What is considered to be the world's oldest running car -- the 1884 De Dion Bouton Et Trepardoux Dos-A-Dos steam runabout -- will be offered for sale during RM Auctions Hershey event October 6-7. Pre-auction estimated price is in the $2 - $2.5-million range for a vehicle that has had only four owners since it was new.
Nicknamed "La Marquise" after Count de Dion's mother, the 127-year-old vehicle is powered by twin compound steam engines and rides on a 43-inch wheelbase.
As the story goes, in December 1881, Comte de Dion was looking at model toys with working steam engines and asked George Bouton and Charles-Armand Trepardoux if they could build a steam engine large enough to power a full-size carriage. First they built a steam-powered tricycle, then, in 1883, a quadricycle with a boiler so large it looked like a coffee pot on wheels. A year later, they modified their design to create "La Marquise."
Bouton was at the steering tiller in 1887 when "La Marquise" was the only car on the starting line for what was to be the world's first auto race -- Paris to Versailles. He drove the 20-mile course at an average of 16 miles per hour and reached 37 mph on straight sections of the route.
Count De Dion kept "La Marquise" until 1906, when he sold it to French army officer Henri Doriol, whose family retained ownership for 81 years but never got it running. They sold it at auction in 1987 to British Veteran Car Club member Tim Moore, who returned it to running order and even entered the London-to-Brighton run four times. As the oldest car in the event, the De Dion always gets to be the first car off the line. The car can cover 20 miles on a 40-gallon tank of water.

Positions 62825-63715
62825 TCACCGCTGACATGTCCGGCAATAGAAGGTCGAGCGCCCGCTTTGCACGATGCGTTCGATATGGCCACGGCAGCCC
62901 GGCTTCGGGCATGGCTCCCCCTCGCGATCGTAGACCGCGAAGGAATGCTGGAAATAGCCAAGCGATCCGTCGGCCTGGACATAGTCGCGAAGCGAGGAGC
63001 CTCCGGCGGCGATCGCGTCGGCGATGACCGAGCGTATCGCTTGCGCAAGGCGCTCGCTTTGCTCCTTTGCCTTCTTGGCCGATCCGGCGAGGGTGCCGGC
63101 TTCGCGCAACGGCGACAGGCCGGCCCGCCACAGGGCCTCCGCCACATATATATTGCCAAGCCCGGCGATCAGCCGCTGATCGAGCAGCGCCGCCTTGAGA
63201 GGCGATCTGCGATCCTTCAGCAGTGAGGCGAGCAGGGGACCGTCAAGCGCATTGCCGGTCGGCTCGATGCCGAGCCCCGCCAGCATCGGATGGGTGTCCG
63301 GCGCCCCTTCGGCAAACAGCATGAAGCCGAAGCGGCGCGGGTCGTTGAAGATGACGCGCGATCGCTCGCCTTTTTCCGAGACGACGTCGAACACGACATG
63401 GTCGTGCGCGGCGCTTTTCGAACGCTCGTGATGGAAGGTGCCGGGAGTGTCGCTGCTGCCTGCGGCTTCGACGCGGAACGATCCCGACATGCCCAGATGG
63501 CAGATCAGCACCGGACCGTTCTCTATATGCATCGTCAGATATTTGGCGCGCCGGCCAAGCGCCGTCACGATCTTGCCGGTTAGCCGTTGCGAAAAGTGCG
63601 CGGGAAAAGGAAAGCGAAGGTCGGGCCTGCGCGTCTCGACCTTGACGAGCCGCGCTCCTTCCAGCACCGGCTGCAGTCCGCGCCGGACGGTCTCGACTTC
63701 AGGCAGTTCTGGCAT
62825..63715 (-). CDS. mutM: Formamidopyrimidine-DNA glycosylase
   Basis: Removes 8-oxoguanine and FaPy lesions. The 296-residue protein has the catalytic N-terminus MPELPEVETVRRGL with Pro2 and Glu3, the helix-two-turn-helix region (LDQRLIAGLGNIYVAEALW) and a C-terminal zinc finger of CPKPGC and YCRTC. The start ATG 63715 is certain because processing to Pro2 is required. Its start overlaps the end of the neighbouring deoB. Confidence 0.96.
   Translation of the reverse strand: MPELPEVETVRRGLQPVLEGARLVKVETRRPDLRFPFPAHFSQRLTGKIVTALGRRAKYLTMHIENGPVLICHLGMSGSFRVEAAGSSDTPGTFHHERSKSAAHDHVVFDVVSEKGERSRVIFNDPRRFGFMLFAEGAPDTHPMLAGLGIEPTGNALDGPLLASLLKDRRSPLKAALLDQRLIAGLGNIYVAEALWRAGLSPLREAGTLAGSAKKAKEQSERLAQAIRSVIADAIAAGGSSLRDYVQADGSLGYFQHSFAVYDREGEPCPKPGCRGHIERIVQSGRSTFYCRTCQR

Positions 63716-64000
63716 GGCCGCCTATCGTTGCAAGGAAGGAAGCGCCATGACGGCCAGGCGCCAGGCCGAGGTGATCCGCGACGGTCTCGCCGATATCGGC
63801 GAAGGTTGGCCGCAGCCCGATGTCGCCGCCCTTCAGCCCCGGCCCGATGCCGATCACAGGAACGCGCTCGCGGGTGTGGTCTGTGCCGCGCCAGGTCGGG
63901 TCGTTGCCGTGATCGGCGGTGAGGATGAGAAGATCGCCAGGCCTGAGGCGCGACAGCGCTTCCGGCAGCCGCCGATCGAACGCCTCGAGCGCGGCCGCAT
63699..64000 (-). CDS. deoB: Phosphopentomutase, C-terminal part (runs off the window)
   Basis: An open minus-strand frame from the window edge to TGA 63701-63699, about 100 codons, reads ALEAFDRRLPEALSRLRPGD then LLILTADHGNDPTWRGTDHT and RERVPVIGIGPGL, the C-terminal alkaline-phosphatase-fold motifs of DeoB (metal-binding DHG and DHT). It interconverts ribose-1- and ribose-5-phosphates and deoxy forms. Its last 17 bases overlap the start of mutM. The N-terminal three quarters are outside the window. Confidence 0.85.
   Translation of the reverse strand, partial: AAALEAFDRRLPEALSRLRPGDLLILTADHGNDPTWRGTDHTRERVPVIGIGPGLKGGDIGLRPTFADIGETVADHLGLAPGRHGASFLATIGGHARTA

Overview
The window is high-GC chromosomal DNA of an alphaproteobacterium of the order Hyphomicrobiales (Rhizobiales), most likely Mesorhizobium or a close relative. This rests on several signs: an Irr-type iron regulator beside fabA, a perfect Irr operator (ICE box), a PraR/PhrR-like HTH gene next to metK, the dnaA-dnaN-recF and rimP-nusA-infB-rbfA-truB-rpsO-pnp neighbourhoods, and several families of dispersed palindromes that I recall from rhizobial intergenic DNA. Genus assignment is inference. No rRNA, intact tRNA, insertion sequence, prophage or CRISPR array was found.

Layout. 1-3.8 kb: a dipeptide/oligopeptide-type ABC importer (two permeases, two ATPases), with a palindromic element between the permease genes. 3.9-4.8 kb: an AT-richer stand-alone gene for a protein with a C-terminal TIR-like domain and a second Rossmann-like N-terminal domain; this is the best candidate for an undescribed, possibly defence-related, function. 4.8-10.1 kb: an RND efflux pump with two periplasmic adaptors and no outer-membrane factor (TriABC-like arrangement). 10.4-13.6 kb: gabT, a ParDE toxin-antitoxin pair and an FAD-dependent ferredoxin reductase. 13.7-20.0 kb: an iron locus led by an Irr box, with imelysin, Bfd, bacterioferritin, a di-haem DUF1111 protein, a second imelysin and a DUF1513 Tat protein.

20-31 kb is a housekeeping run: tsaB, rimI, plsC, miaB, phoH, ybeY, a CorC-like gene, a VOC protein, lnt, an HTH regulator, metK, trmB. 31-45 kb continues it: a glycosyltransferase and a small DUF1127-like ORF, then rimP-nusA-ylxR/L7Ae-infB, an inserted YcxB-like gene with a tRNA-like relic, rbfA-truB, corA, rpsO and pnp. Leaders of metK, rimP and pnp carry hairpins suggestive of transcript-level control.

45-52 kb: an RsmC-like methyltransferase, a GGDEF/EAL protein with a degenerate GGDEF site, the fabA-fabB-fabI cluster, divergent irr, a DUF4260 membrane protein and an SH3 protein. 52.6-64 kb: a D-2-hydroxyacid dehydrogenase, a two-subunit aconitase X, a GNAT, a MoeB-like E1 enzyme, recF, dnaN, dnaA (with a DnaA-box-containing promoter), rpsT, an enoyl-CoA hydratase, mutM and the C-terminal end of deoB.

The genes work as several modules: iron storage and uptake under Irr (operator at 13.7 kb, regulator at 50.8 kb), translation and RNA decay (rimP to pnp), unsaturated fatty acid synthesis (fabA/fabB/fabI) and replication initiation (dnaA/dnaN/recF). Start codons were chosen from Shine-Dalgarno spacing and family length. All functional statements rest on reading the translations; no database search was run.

Moore couldn't decide to which of his two children to leave the car, so he sold it to the late John O'Quinn, whose estate is the consignor at the RM auction.
Also on the docket at Hershey are a1903 Columbia Electric Surrey, a 1904 Oldsmobile "French Front" touring runabout, a 1905 Tribelhorn Electric Brougham, a 1912 Mercedes 28/50 PS Town Car, and a 1913 Argo Electric Fore-Drive limousine, 1913 Pope Hartford 50-hp four-passenger touring phaeton, 1913 Stevens-Duryea Model C 5-passenger touring, and eight vehicles from the Nethercutt Collection, including a 1931 Studebaker President Eight four-seasons roadster and 1927 Packard Six five-passenger phaeton.
Bikes at Barber
RM's Auctions America division will stage its second major motorcycle sale October 8 with more than 150 two-wheelers on the block in conjunction with the Barber Vintage Festival at Birmingham, Alabama. Among those bikes are a 1915 Harley-Davidson V-Twin Electric (that's electric as in the first year for electric lights on a Harley), a 1926 Ace 1000cc, and a 1956 Triton 650cc T120R cafe racer.
Auctions America also has scheduled an all-bikes auction January 12-14 at Las Vegas with early consignments including a 1910 1/2 Yale Single Cylinder, a 1911 Wagner, 1911 Sears Single Cylinder and 1929 Cleveland.
Barrett-Jackson's Vegas jackpot: $24 million
The sale of nearly 600 vehicles brought in more than $24 million at Barrett-Jackson's annual Las Vegas sale. The top sale for a vehicle not being sold to benefit a charity was $264,000 for the a 2009 Mosler Raptor GTR. The high sale of $700,000 was for a customized 1964 Ford Fairlane offered by Barrett-Jackson president Steve Davis to benefit the Armed Forces Foundation. Third- and fourth-high sales also benefited charities -- the YMCA of Southern Nevada and the Darrell Gwynn Foundation, respectively -- with a winning bid of $250,000 for the first Chevrolet Camaro ZL1 offered for public sale and of $200,000 for a 1971 Plymouth 'Cuda custom hardtop.